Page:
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Cryopreservation of Equine Spermatozoa

 

History

Successful cryopreservation of semen (frozen semen) was first performed in the early 20th century with bull semen and is extensively used in the cattle industry today. The first pregnancy resulting from frozen stallion semen occurred in 1957 in the US when spermatozoa were taken from a stallion’s epididymis, frozen, thawed and inseminated into a mare. Interest and necessity have rapidly grown to transform equine semen cryopreservation throughout the world into a successful industry.

Equine semen is far less tolerant of the freezing and thawing process than bull semen. Furthermore, not all stallion semen freezes alike. No single technique or magic formula exists to freeze all equine semen. Semen from some stallions fairs better than others with certain freezing media. Some stallion’s semen does not freeze well and may require extensive testing and laboratory procedures in attempting to preserve the spermatozoa. Furthermore, at different times of the year and even at different collections, tolerance of the freezing and thawing process may show some variation in an individual stallion.

Advantages

The greatest advantage to the use of frozen semen probably belongs to the stallion owner. However, both mare and stallion owners have reason to benefit from its availability. The reasons include:

  • Frozen semen is insurance against injury or death of the stallion.
  • Frozen semen allows international shipment of semen, thereby enhancing the equine gene pool in all countries. This requires semen to be processed at a USDA approved facility.
  • Horses from different hemispheres can be bred even during the stallion’s “off “ season. This may represent an additional source of income to the stallion owner.
  • The stallion’s show schedule need not be interrupted for semen collection.
  • Overuse of the stallion is minimized since most freezing is performed after the breeding season. Furthermore, the use of frozen semen prevents low fertility due to heat stress in the summer months since semen can be preserved at a different time of the year.
  • Frozen semen may allow stallions with behavioral problems to be gelded.
  • Frozen semen allows more precise timing of insemination because semen may be shipped many days prior to ovulation, and so is available for insemination at the optimal time. This eliminates emergency collections and ensuing anxiety that semen may not arrive in time to cover the ovulation.
  • Delays in customs for international shipment or due to airline difficulties do not affect the viability of the frozen semen.
  • There is often a reduced cost for shipment of semen necessary for a single heat cycle. With fresh/cooled semen, collection and shipment fees can run as high as $275.00 or greater per shipment. Sometimes it may require more than one shipment of fresh/cooled semen in one heat cycle.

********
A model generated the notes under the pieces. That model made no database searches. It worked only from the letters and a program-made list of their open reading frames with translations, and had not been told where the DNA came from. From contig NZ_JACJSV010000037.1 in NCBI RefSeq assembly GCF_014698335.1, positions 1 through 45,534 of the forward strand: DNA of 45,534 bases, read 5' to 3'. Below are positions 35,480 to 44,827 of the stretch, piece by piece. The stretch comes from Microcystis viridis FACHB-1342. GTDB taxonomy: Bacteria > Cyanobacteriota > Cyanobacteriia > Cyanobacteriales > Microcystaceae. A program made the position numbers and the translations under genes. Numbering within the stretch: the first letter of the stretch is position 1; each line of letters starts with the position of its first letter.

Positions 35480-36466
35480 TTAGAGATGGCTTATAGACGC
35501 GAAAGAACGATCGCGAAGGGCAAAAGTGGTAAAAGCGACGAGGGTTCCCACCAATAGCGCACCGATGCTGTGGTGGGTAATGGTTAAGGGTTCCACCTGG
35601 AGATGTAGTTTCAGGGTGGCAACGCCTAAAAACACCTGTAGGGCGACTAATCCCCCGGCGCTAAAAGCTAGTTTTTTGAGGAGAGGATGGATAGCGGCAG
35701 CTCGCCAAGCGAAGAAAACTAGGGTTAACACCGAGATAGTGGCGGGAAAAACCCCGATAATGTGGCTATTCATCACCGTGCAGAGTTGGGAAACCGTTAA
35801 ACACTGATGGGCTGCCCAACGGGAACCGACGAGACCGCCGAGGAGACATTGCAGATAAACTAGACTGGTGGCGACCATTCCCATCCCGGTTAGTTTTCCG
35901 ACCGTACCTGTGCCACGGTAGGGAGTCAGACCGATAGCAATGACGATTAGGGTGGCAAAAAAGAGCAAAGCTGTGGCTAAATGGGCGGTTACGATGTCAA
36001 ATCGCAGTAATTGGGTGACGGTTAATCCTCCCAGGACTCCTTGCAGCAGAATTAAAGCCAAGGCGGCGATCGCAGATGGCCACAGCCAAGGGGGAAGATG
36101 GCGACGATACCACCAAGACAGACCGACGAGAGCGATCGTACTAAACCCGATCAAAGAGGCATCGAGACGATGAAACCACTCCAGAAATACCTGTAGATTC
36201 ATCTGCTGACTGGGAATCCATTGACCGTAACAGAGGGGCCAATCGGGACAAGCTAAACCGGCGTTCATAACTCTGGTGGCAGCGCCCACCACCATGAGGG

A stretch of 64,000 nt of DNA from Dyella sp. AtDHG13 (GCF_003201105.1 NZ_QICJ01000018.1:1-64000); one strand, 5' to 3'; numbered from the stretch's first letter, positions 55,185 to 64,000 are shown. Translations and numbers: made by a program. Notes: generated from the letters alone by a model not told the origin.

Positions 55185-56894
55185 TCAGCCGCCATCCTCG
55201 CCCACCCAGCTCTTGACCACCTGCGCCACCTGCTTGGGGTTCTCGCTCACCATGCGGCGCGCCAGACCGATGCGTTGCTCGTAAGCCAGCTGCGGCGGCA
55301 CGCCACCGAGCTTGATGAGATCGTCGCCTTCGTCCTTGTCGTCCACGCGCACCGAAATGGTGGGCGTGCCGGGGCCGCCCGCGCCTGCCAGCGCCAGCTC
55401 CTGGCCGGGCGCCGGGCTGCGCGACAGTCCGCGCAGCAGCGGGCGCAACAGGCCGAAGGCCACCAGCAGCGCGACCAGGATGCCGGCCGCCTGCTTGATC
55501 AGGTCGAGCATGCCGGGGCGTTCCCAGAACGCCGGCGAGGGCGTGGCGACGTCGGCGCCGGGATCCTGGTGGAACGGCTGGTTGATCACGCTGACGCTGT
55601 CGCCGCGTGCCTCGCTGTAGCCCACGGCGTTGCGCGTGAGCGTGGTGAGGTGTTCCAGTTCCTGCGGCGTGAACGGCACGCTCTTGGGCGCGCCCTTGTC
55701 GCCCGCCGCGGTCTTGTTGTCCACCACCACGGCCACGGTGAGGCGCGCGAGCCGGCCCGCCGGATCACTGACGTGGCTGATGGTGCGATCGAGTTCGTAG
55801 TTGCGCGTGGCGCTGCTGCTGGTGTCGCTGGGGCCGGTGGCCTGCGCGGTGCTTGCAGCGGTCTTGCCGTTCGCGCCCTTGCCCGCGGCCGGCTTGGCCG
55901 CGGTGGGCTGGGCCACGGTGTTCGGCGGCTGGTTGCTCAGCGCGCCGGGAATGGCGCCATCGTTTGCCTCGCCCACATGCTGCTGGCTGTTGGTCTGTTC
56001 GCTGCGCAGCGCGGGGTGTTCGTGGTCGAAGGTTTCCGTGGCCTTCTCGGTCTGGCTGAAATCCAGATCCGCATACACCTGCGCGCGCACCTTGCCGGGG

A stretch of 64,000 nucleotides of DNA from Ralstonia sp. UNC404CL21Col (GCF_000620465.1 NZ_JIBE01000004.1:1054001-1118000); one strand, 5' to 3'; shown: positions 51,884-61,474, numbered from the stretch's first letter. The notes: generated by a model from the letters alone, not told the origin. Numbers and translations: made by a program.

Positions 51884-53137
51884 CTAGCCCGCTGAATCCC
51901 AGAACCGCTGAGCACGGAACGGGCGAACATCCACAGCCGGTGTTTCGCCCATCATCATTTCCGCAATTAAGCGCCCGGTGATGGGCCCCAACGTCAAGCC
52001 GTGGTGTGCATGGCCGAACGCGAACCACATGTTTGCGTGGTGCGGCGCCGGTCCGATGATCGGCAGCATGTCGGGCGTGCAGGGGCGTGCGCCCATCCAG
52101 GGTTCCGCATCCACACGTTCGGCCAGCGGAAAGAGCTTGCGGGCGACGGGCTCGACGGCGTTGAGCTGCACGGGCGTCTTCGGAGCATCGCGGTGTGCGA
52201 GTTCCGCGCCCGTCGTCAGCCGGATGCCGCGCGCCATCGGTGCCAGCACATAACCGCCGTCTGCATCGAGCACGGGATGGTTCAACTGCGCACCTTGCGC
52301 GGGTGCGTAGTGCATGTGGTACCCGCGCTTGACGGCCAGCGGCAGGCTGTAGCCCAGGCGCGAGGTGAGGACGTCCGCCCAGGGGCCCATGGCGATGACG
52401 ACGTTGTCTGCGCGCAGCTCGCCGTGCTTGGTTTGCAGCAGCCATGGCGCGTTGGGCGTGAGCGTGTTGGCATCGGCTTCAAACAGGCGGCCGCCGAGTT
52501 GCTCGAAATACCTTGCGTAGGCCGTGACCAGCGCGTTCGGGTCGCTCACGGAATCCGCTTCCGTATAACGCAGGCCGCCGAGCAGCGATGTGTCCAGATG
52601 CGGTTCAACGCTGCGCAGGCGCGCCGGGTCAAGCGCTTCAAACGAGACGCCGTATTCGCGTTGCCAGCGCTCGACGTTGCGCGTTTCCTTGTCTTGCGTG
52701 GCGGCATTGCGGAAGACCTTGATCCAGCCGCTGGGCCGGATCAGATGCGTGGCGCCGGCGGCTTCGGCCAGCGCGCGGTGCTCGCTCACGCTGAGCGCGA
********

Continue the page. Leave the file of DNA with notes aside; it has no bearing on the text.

Finally, frozen semen offers the same advantages of fresh-cooled transported semen in that it:

  • Allows the ability to breed to any stallion regardless of distance.
  • Eliminates the transportation and board fees to the mare owner at the stud farm.
  • Reduces the possibilities of injuries to both the mare and the stallion.
  • Reduces the management of the “difficult breeder”, i.e. a mare that does not show heat or stand for a stallion.
  • Reduces the chances of intrauterine infection since gross contamination is removed at the time of collection and antibiotics are added to semen freezing media.
  • Reduces the chance of infection in the stallion.

Disadvantages

There are some disadvantages to frozen semen as well:

  • There is remarkable variability in the ability of the stallion spermatozoa to withstand the freezing and thawing process. Some stallion’s semen may not be viable or fertile post-thaw.
  • There is considerable initial expense involved for the stallion owner. However, frozen semen can be quite cost effective when compared over a breeding season to other methods of breeding.
  • In some stallions conception rates are lower with frozen semen compared to fresh cooled semen. With education, familiarity, and subsequent improvement of post thaw technique this appears to be improving.
  • Veterinary involvement is more labor intensive, and thus more costly for the mare owner.
  • The number of capable inseminators continues to grow; however, it can be a source of frustration to both the mare and stallion owners in finding an individual who is both willing and trained to use frozen semen.

Insemination

Frozen semen, after rapid thawing, should be inseminated into mares as close to ovulation as possible. Current research suggests that a mare should be inseminated within six hours of ovulation for best pregnancy rates. It is often recommended that insemination take place on either side of ovulation and at the time of ovulation. Therefore precise timing of ovulation is critical to success and requires intensive monitoring of the mare’s reproductive tract by transrectal ultrasound.

Pregnancy